When Cole and his sixth-grader friends troop down the basement steps to view a spooky, Halloween house of horrors, they’re more worried about whether they’re too old to go trick-or-treating than about being kidnapped. But the basement is already nearly full of caged kids waiting to be forced down a ladder in the floor. Cole manages to hide until everybody has gone down the hole, wondering how anyone could think of getting away with kidnapping so many kids at once. Then he follows them. His plan is just to find out where the kids are being taken, so he can report back to the police. But the hole in the basement floor proves to be a portal to another world—and it’s a one-way trip.
Cole arrives in the Outskirts. It’s a world where magic, or something like it, is possible. It’s a world where slavery is permitted. Cole’s friends have been captured by a team of slavers, and are being hauled to market. Some of them are to be delivered to the High King, who is interested in kids with Shaping potential; which is basically Outskirts lingo for magic. Before he can free them, Cole is betrayed, snatched, marked as a slave, and sold to the sky raiders. These folks literally live on the edge of the world, and plunder the castles that float by on clouds. It’s a dangerous job. Average life expectancy is measured in weeks. Cole will have the especially deadly job of scout, until he has flown fifty missions—if he lives that long. All he really wants to do, though, is escape so he can find his friends.
Raiding the castles is tough work, and not just because of the risk of falling into a bottomless pit. The brink is bounded by cloud walls, from which the castles emerge and into which they disappear every day. Nothing that goes into these cloud walls ever comes out again. The castles themselves are inhabited by semblances, more or less conscious temporary illusions of life. Some of them are people who can be reasoned with. Some of them are dangerous guardians. Tricks and traps await the unwary. For those who survive, the castles offer treasures, weapons, and enchanted objects to make the risk worthwhile. Cole doesn’t get much training. To make his fifty missions count, he has to bring back something to show for them—even if it means running from a giant cross between a scorpion and a centipede. His best chance is a sword that tugs him wherever he points it, a cloak that makes semblances do what he says.
Cole has just started to prove his courage when the slave girl Mira, toward whom he feels protective, finds herself in trouble. The High King wants her, and he considers her capture important enough to send four hundred legionnaires. Mira’s secret turns out to be even bigger than knowing that the High King murdered his five daughters. She actually is one of the daughters, secretly imprisoned for decades, and kept eleven years old all this time by the fact that her shaping powers have been stolen. As soon as Cole, Mira, and a couple other young sky raiders run away together, they have a whole army after them and a strange, deadly, unpredictable world of magic to hide in. Before they can get away, they must reunite Mira with her rampaging powers, entrust themselves to new allies, brave forests haunted by fiendish monsters, and learn not to drive each other crazy.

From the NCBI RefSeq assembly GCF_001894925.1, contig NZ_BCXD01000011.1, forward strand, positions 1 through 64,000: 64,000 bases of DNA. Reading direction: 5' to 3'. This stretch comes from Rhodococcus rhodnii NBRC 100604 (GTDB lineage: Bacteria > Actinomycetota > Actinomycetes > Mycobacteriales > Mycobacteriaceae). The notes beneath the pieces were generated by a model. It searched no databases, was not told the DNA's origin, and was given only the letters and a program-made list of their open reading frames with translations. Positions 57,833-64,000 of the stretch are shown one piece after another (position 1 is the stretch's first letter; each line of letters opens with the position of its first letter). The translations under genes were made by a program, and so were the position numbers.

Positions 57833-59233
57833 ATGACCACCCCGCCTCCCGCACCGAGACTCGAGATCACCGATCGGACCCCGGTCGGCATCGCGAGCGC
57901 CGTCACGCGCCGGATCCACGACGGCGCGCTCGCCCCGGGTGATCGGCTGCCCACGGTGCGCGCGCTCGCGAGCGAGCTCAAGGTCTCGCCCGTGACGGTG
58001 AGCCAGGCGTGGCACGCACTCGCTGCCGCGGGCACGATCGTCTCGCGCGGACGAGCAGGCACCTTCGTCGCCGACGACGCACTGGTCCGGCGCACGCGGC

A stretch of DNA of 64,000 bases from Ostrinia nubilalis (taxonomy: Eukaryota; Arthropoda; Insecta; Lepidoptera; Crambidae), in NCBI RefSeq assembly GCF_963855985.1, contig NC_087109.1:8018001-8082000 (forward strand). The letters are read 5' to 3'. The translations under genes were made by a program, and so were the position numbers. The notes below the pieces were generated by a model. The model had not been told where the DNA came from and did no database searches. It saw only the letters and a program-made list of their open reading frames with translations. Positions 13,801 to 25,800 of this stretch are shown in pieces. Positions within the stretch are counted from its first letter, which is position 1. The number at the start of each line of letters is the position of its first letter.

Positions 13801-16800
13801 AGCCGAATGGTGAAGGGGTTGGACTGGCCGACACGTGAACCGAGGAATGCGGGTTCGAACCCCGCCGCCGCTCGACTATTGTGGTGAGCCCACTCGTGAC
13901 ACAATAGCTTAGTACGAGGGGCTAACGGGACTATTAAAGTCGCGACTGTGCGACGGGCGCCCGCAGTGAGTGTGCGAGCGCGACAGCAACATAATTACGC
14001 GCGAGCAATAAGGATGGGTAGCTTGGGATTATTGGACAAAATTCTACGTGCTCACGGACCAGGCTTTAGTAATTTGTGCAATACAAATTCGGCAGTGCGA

These kids argue a lot. Sometimes their arguments grow repetitive. The clash between their personalities is ripe for conflict, which could work in favor of an ongoing series, but in this case it doesn’t achieve much other than making the reader squirm in his seat. Some of the characters introduced in this book will be fun to watch for a while to come, such as Liam, the super-powerful shaper who can’t take anything seriously, and Lyris the semblance-knight, who wants above all to test his courage. I may be misspelling his name, since I enjoyed the audio version read by the kid-friendly voice of Keith Nobbs. I don’t think it was his fault, or my imagination, that this book seemed heavy on talk and light on action. Apart from some thrilling scenes, mostly early in the book, and swaths of amazing imagery and atmospheric suspense, my overall impression of the book was that it suffered from too much bickering between four kids sharing an automated transport. Also, Cole’s role in saving the day, while important, isn’t really central in the end.
The Outskirts is an interesting new world, full of dangers and wonderful, magical possibilities. But the Five Kingdoms series, starting in this book, has a way to go before it can match the energy and enchantment of the author’s other titles. These include the fabulous Fablehaven quintet, the Beyonders trilogy, and two Candy Shop War books, most of which I have enjoyed and admired. I’m only two books away from having read everything in these series, and I don’t plan to quit just because I found this book not quite up to their level. A lot will depend on Book 2, The Rogue Knight, to be released in November 2014.